With international attention focused on a potential U.S.-North Korea summit meeting in May, North Korean leader Kim Jong Un made a surprise trip to Beijing in late March to meet with Chinese President Xi Jinping. This conference will explore the dynamics and tensions of the historical relationship between China and North Korea, the potential impact of Korean reunification on China, and China’s role in a limited military conflict and its aftermath.
On December 7, specialists on China’s economic development and fragile states examined what the “China model” really is and whether China’s experiences can provide lessons on development for other countries, and discussed how Chinese investments and assistance might help mitigate or complicate local conditions in countries experiencing violent conflict.
On June 20, USIP held a discussion of the broad impact of Chinese investments in Pakistan, Sri Lanka and Burma, whose stable evolution remains a U.S. interest.
On May 15, the U.S. Institute of Peace held a discussion of the region’s shifting geopolitics and ways current trends might line up with U.S. interests.
The U.S. Institute of Peace and the Carter Center hosted a daylong conference on April 11 examining concrete areas where the United States, China and Africa might work together to address some of the continent’s most pressing security challenges.
The U.S. Institute of Peace and Georgetown University’s Center for Security Studies hosted a daylong conference on March 22 examining China’s impact—positive or negative—on local and international efforts to reduce violent conflict.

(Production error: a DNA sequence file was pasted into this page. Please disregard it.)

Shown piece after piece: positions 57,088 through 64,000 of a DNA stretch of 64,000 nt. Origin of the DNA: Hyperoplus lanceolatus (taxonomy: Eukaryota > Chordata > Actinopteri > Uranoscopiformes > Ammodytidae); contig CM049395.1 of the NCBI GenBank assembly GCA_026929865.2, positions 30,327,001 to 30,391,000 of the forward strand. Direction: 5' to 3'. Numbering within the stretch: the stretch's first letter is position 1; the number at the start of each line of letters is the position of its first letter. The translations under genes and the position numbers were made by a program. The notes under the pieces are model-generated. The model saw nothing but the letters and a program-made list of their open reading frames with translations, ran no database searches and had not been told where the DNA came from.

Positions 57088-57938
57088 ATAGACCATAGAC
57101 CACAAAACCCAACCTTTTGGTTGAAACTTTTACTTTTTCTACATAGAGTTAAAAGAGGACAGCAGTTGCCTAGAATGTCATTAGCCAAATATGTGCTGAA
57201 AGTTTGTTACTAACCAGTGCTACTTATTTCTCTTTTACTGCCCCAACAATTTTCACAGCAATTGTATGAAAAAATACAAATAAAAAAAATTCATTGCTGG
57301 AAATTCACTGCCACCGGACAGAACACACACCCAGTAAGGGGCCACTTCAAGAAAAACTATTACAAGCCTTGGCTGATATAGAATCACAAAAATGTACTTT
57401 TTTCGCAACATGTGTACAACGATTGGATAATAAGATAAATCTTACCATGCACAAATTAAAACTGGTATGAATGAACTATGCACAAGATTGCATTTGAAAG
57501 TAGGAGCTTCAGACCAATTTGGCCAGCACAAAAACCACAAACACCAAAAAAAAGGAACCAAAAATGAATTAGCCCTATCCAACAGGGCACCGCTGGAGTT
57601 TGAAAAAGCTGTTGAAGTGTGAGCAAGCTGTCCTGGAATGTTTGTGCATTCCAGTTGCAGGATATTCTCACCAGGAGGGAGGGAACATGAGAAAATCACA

Pakistan’s minister of planning and economic development, Ahsan Iqbal—the cabinet official overseeing CPEC in his country—discussed this massive project at the U.S. Institute of Peace on February 3. Mr. Iqbal spoke to Pakistan’s outlook on its progress, its potential challenges and its implications for U.S.-Pakistan relations.
China last year promised $46 billion to build the China-Pakistan Economic Corridor (CPEC)—its strategic trade route to the Indian Ocean. China and Pakistan hope the project’s roads, rails and pipelines will help stabilize Pakistan and the broader region, but some Pakistanis also say it risks feeding corruption and upheaval. The U.S. Institute of Peace convened a group of experts on December 1 to examine this landmark project and its implications for South Asia.
No country weighs more heavily on America's economy, cybersecurity and strategic posture in Asia than China. China's foreign policies are being shaped by changes within the country that can be hard to measure and evaluate. USIP and Georgetown University gathered a dozen experts for a daylong assessment of how China's internal economic, political and security pressures are influencing policies critical to the United States and peace and security around the world.
On August 18th, USIP held a Twitter discussion with the Times’ lead reporter on the series, Ian Urbina, about impunity at sea and the connected issues of justice, international security, and human rights.